American mavericks: visionaries, pioneers, iconoclasts

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San Francisco Symphony, Dec 11, 2001 - Biography & Autobiography - 150 pages
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The American Mavericks festival at the San Francisco Symphony in the summer of 2000 was an unprecedented triumph on multiple levels. Foremost, of course, was aesthetic: superb performances by Michael Tilson Thomas and the San Francisco Symphony, together with guests from around the world. The programming was significant both as an historical survey of the maverick tradition and as a glimpse of its future. The festival also demonstrated the potential of innovative programming to draw large, enthusiastic audiences. For all these reasons, American Mavericks attracted attention far beyond those who could actually attend. This volume, and the CD that accompanies it, makes that unforgettable experience available to a wide audience. American Mavericks provides a permanent record of the Symphony's vision for audiences, scholars, and educators and tells a fascinating story--not about one individual or one institution, but about a cultural phenomenon that crosses geographic, chronological, and ethnic boundaries.
The mavericks were as disparate in personality and musical style as the American landscape, but, as Michael Tilson Thomas says, "what these composers all have in common is their enormous excitement in the experience of sound itself." This book presents an abundance of commentary from performers and a wealth of primary material--interviews, photographs, and rare performances. The voices of those who have experienced the music "from within" provide unique insight that complements the historical and analytical material. Among the artists considered in this volume are Charles Ives, Ruth Crawford Seeger, Duke Ellington, Aaron Copland, Lou Harrison, John Cage, Morton Feldman, Earle Brown, Meredith Monk, and Frank Zappa. As well as providing a rich chronicle of the complex cultural backdrop against which this music was created, American Mavericks offers a unique opportunity to explore music and musicians across an eclectic mix of styles, genres, and media. The American Mavericks festival at the San Francisco Symphony in the summer of 2000 was an unprecedented triumph on multiple levels. Foremost, of course, was aesthetic: superb performances by Michael Tilson Thomas and the San Francisco Symphony, together with guests from around the world. The programming was significant both as an historical survey of the maverick tradition and as a glimpse of its future. The festival also demonstrated the potential of innovative programming to draw large, enthusiastic audiences. For all these reasons, American Mavericks attracted attention far beyond those who could actually attend. This volume, and the CD that accompanies it, makes that unforgettable experience available to a wide audience. American Mavericks provides a permanent record of the Symphony's vision for audiences, scholars, and educators and tells a fascinating story--not about one individual or one institution, but about a cultural phenomenon that crosses geographic, chronological, and ethnic boundaries.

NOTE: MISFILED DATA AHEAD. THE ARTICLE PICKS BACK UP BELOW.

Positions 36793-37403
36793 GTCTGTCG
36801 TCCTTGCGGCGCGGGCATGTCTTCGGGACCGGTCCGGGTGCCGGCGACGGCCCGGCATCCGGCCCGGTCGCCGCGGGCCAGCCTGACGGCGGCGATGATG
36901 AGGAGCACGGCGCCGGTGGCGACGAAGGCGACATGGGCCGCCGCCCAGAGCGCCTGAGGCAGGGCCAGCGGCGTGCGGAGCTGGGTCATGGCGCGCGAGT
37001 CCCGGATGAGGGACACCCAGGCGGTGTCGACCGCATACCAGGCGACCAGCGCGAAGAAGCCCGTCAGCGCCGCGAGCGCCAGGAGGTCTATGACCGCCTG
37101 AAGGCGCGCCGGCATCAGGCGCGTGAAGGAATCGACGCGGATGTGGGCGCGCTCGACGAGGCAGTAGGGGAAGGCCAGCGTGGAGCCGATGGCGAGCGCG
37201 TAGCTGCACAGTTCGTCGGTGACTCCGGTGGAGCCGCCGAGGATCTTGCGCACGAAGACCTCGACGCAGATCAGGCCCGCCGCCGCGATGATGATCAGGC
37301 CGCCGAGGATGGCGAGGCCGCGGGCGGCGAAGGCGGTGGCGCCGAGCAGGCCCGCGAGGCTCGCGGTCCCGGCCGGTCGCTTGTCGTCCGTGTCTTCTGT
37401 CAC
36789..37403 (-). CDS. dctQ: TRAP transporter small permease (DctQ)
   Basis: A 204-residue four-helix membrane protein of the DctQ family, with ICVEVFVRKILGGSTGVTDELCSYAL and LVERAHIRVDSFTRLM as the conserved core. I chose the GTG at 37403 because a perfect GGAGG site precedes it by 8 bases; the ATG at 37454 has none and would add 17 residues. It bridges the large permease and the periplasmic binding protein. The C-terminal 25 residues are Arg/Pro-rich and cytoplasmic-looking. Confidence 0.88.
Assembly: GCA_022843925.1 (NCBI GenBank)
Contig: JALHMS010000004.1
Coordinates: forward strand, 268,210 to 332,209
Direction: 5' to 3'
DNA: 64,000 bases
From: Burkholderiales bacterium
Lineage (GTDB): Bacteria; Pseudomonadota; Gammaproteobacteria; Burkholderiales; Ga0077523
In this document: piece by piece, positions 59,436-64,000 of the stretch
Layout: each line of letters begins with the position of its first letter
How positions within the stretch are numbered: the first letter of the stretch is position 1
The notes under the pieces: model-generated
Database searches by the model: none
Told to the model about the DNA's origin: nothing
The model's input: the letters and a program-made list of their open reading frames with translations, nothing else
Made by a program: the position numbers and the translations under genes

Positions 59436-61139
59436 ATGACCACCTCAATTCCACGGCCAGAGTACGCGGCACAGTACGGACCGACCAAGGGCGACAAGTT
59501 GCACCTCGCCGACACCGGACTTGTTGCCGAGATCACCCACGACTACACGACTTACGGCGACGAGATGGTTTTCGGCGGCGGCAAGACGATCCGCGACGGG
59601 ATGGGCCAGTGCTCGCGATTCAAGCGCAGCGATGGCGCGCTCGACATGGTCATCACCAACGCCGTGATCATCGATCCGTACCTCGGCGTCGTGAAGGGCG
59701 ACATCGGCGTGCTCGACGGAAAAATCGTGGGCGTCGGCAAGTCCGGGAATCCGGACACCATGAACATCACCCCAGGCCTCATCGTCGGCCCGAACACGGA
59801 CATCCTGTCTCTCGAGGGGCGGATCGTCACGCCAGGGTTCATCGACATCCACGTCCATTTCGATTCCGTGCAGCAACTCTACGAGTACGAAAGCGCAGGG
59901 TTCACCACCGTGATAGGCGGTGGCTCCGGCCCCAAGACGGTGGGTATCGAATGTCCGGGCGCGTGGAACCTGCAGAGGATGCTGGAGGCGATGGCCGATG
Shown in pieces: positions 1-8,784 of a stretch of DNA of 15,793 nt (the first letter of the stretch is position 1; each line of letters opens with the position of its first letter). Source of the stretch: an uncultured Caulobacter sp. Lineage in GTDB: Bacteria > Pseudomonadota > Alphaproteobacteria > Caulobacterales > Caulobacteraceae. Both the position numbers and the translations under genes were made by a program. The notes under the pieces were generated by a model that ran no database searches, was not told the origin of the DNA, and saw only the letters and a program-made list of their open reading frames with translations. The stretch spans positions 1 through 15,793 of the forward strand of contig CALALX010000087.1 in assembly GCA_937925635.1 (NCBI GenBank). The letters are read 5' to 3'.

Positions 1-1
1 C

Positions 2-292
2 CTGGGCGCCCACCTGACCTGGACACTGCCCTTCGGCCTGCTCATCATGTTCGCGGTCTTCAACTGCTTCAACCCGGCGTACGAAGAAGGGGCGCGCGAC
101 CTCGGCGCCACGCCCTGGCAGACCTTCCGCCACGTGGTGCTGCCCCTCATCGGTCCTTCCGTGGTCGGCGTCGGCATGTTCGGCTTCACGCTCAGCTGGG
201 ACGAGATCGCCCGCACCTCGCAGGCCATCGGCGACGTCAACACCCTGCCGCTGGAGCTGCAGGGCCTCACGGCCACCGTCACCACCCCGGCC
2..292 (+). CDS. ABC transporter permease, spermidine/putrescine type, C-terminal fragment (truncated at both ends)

The mavericks were as disparate in personality and musical style as the American landscape, but, as Michael Tilson Thomas says, "what these composers all have in common is their enormous excitement in the experience of sound itself." This book presents an abundance of commentary from performers and a wealth of primary material--interviews, photographs, and rare performances. The voices of those who have experienced the music "from within" provide unique insight that complements the historical and analytical material. Among the artists considered in this volume are Charles Ives, Ruth Crawford Seeger, Duke Ellington, Aaron Copland, Lou Harrison, John Cage, Morton Feldman, Earle Brown, Meredith Monk, and Frank Zappa. As well as providing a rich chronicle of the complex cultural backdrop against which this music was created, American Mavericks offers a unique opportunity to explore music and musicians across an eclectic mix of styles, genres, and media.

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Contents

Chapter Three
17
Chapter Four
37
Chapter Five
54
Copyright

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About the author (2001)

Susan Key, most recently a postdoctoral fellow at Stanford University, has published articles on American composers from Stephen Foster to John Cage. Larry Rothe has been editor of the San Francisco Symphony's program book since 1984. His articles have appeared in Playbill, Stagebill, and Symphony magazines, and he has contributed program notes and essays to the New York Philharmonic and Boston Symphony.

Rothe has been editor of the San Francisco Symphony's program book since 1984.